A skin may be desired on the exterior of the core units to promote robust handling qualities and enhanced water blocking abilities. The goal of the unitizing structure is to provide a compliant suspension of the ribbon stack that conforms to the geometries of both the cable interior and the ribbon stack with relatively low load transmission between the cable and the optical fibers. Consequently, crush resistance is resident in the outer sheath rather than the core unit structure. A rigid exo-skeleton on the core unit structure becomes topologically redundant, and in fact offsets fiber density gains by reducing packaging efficiency. Furthermore, a rigid exo-skeleton inhibits access to the fibers for splicing.
By selecting a foamed material that has a sufficiently low stress level associated with the flat portion of the curve (FIG. 4), the core units can be compressed within the cable as desired with minimal increase in the fiber contact loads, and hence minimal induction of transmission loss. A high compressibility avoids the problems of large hydrostatic stress components encountered with rubber and other near incompressible hyperelastic materials.
The preferred foam material is a highly expanded (>90%) polymer such as a polyolefin, created by introducing cellular voids within the base polymer. As specific examples, low density polyethylene and polypropylene are preferred. Such materials and the associated processing equipment are well established in the present manufacturing state of the art. The defining requirement of the foamed material is the compressive stress-strain curve. Specifically, the foamed material preferably should exhibit the elastic response shown in FIG. 4. Key characteristics are as follows:
1) The curve should exhibit a plateau resulting from cell wall elastic buckling, defined as a region of near constant, low stress (less than 100 psi) for compressive strains as high as 60%. The onset of the plateau should be between 5% and 10% compressive strain.
2) There should be no large “snap-over” loads prior to the onset of the plateau; i.e. the stress should increase in a smooth, monotonic, elastic fashion from zero to the plateau level.
3) At compression levels above 60%, the stress-strain curve may adopt an increasingly steep upward slope as the cell walls approach full collapse and the foam densifies. The exact slope is not significant.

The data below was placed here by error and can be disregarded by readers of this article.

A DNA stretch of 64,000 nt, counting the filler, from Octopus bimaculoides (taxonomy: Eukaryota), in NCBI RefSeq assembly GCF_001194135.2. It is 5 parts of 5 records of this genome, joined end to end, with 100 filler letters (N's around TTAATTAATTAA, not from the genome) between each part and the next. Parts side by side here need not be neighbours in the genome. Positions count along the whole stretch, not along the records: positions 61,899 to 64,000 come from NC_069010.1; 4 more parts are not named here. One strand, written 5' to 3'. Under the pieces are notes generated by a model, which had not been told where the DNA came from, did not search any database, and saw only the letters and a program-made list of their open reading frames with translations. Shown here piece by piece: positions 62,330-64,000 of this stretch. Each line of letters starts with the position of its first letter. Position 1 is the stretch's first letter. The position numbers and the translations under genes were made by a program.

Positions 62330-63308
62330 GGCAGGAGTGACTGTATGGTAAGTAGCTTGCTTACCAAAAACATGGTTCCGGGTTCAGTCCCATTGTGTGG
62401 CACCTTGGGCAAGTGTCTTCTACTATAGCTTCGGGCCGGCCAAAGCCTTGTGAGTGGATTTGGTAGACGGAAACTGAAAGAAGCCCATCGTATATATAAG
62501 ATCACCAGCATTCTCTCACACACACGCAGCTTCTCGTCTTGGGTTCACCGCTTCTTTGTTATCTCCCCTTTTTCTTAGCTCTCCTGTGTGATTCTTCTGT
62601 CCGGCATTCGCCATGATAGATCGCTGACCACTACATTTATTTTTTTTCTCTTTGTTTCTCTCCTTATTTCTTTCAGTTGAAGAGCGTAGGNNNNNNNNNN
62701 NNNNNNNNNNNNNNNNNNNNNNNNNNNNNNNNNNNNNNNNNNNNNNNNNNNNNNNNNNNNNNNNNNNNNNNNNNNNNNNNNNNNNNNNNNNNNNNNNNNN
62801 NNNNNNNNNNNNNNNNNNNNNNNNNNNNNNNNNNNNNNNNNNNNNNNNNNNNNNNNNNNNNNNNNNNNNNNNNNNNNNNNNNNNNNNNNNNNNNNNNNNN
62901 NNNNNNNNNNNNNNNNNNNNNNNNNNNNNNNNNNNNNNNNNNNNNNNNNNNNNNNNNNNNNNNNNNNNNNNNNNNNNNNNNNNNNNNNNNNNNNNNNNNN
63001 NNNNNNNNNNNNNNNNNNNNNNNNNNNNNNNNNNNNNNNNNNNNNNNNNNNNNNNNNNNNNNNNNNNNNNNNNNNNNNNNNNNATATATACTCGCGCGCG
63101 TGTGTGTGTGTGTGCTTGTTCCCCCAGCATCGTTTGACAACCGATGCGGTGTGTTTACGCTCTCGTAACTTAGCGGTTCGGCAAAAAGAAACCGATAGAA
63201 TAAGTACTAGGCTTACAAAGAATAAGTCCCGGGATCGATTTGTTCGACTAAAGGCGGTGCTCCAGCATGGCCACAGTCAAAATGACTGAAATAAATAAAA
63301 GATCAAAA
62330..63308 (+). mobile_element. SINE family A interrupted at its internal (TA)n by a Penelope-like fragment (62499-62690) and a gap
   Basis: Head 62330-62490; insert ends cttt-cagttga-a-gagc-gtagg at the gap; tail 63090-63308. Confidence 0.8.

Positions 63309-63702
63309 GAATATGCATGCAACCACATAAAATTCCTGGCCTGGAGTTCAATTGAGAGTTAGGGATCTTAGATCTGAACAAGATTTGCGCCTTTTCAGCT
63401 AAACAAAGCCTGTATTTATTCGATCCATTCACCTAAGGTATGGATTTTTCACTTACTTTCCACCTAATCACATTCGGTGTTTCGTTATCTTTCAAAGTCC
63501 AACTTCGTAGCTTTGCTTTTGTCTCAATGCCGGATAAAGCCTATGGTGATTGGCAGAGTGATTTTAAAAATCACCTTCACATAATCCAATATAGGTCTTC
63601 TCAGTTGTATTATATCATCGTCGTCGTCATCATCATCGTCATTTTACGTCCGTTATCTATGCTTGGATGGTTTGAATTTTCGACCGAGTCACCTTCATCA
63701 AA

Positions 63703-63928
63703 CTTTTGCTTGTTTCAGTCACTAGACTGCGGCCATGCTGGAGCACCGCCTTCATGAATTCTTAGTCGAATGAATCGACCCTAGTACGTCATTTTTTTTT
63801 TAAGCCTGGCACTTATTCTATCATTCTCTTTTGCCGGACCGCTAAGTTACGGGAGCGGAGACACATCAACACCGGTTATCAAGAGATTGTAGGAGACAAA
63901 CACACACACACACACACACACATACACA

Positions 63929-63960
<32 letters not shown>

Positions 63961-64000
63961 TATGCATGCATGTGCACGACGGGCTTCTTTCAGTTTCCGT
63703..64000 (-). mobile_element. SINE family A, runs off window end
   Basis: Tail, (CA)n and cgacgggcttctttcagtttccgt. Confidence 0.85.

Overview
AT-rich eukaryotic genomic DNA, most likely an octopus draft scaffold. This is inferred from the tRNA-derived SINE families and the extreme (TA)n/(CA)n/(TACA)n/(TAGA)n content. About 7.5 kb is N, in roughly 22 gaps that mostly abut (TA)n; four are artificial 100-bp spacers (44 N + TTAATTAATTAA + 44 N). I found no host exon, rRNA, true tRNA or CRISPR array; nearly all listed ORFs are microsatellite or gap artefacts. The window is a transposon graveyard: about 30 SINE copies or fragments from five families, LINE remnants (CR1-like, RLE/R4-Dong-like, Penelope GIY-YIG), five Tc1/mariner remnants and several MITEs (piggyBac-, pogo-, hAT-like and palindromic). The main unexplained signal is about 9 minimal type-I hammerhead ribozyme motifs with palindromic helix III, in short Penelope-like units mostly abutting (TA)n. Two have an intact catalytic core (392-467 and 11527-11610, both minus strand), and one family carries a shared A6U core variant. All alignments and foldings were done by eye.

4) It is desired that the entire stress-strain curve shall be elastic, with no permanent set of the material upon removal of the compressive load. However, under some conditions stress relaxation may be found desirable (i.e. for a fixed deflection, the stress decays to zero over time).
5) The foam should be highly compressible, as signified by the effective Poisson's ratio terms approaching zero, or the ratio of the shear to bulk moduli approaching two-thirds.
A foam composition consisting of low density polyethylene (LDPE) supplied by Union Carbide under the trade designation DFDA1253, was foamed utilizing CO2 injection to produce a 2.5× volume expansion. The resulting foamed composition was tested and it exhibited a compressive stress-stain curve which closely duplicated that shown in FIG. 4.
Finite element computer analysis used the measured foam data to simulate and analyze the assembly of six compliant core units, as shown in FIG. 6.
FIG. 5B illustrates a 30% compression deformation for a core unit composed of twelve twelve-fiber ribbons, and a foam composition as described in the above example.
Many modifications and other embodiments of the invention will come to mind to one skilled in the art to which this invention pertains having the benefit of the teachings presented in the foregoing descriptions and the associated drawings. Therefore, it is to be understood that the invention is not to be limited to the specific embodiments disclosed and that modifications and other embodiments are intended to be included within the scope of the appended claims. Although specific terms are employed herein, they are used in a generic and descriptive sense only and not for purposes of limitation.
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|Clasificación de EE.UU.||385/114, 385/112, 385/109, 385/110|
|Clasificación cooperativa||G02B6/4411, G02B6/443|
|29 Jun 1999||AS||Assignment|
Owner name: LUCENT TECHNOLOGIES, INC., NEW JERSEY
Free format text: ASSIGNMENT OF ASSIGNORS INTEREST;ASSIGNORS:BROWN, ROBERT J.;LEVER, CLYDE J. JR.;TAYLOR, KENNETH L.,JR.;REEL/FRAME:010073/0532
Effective date: 19990628
|20 Mar 2002||AS||Assignment|
Owner name: FITEL USA CORPORATION, GEORGIA
Free format text: ASSIGNMENT OF ASSIGNORS INTEREST;ASSIGNOR:LUCENT TECHNOLOGIES INC.;REEL/FRAME:012734/0892
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|17 May 2002||AS||Assignment|
Owner name: FITEL USA CORPORATION, GEORGIA
Free format text: ASSIGNMENT OF ASSIGNORS INTEREST;ASSIGNOR:LUCENT TECHNOLOGIES;REEL/FRAME:012946/0578